Alt texts are short descriptions that help describe an image, usually on web pages. Alt text read aloud by accessibility tools called screen readers, and also used by search engines to better understand and rank the website the image is on.
Alt text is never a part of the image file itself – you won’t find it embedded in the JPG file, for example. Instead, it’s paired with the image manually by whoever uploads it.
There are two easy ways to see if an image on a website has alt text. You can turn on your own screen reader, or “Inspect” the page’s HTML code to see what alt text has been assigned to the image.
Check out the products mentioned in this article:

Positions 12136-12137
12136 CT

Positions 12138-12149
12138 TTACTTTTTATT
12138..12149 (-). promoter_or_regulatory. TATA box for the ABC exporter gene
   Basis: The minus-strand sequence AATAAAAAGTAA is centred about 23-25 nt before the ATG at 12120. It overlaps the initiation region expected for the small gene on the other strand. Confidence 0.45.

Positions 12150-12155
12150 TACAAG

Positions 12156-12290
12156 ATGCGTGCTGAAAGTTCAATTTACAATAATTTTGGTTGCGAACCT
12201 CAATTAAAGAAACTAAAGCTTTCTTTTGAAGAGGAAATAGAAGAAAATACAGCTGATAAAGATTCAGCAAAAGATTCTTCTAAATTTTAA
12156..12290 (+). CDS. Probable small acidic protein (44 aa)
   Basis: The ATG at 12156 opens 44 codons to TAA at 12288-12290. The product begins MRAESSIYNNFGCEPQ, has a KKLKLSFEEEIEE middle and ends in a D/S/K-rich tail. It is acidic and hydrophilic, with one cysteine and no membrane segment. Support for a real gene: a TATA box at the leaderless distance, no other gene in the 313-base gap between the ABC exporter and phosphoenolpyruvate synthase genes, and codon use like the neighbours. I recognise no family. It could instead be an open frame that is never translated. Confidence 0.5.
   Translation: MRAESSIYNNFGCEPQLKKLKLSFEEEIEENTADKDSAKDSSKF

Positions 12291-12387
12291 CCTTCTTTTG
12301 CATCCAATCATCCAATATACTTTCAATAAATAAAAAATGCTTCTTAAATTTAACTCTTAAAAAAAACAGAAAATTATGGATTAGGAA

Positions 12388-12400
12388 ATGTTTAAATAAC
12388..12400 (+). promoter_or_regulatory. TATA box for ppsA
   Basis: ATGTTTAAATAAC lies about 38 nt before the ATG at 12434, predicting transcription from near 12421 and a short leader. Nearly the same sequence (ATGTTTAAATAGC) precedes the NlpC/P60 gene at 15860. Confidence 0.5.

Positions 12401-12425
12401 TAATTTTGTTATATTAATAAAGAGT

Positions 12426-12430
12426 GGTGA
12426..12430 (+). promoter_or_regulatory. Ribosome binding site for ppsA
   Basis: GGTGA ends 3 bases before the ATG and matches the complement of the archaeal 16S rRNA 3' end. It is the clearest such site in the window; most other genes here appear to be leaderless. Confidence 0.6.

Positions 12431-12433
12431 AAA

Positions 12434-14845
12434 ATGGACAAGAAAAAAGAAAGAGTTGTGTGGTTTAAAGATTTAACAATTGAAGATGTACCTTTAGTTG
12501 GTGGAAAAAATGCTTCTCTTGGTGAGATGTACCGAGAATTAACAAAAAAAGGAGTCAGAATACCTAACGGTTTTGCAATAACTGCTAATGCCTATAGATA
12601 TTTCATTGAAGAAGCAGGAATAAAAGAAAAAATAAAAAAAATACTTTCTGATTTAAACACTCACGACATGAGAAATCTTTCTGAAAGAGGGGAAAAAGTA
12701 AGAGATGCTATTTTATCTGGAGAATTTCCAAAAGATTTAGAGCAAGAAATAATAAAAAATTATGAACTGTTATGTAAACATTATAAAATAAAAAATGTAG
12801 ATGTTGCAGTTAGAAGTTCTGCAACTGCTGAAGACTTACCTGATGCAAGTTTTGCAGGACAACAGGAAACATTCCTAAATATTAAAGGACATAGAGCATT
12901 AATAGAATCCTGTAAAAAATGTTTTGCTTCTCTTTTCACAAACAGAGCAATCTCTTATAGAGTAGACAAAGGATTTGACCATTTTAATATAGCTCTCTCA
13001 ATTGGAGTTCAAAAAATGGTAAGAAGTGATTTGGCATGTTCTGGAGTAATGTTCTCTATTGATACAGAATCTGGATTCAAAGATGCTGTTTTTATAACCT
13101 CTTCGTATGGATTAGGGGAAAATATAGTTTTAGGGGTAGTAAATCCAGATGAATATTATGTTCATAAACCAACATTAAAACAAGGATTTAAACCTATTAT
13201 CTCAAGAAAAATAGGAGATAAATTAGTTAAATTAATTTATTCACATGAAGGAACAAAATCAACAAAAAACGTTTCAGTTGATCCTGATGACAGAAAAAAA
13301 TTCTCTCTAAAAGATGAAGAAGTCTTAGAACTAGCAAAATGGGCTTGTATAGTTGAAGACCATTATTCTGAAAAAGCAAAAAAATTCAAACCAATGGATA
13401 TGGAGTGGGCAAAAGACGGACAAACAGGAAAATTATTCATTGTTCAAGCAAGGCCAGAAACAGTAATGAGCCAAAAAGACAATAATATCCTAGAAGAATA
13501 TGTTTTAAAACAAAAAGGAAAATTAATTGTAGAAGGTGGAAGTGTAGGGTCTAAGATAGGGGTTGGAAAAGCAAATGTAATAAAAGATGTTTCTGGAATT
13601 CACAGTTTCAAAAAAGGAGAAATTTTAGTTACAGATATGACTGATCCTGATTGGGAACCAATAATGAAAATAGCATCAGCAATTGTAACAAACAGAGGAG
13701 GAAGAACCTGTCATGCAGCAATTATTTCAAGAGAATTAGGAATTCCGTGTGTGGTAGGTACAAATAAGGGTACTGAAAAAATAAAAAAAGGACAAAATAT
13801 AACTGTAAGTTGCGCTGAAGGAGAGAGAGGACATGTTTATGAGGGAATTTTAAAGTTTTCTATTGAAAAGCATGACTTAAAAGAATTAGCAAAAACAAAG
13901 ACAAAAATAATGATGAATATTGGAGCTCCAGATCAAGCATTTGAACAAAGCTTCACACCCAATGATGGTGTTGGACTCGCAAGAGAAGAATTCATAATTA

How to check if an image has alt text on a web page using a built-in app or Chrome extension
Windows users can check for alt text in an image by using the built-in screen reader called Narrator, which can be accessed via the Start Menu’s search function. Mac users can also try VoiceOver Utility, Apple’s built-in screen reader found in the Finder’s Applications menu.
Those who use Chrome as their browser can install the ChromeVox extension. Once installed, activate the extension if necessary and click on an image to hear the alt text.
How to check if an image has alt text on a web page by inspecting it
1. On a webpage, right-click the photo you want to see the alt text for.
2. In the menu that appears, choose to inspect the HTML. In Chrome or Firefox, select “Inspect.” For Edge, choose “Inspect Element.”
3. A pane displaying HTML should appear. Look for the HTML tag that says “alt=.” What follows will be the alt text description.
View original article here Source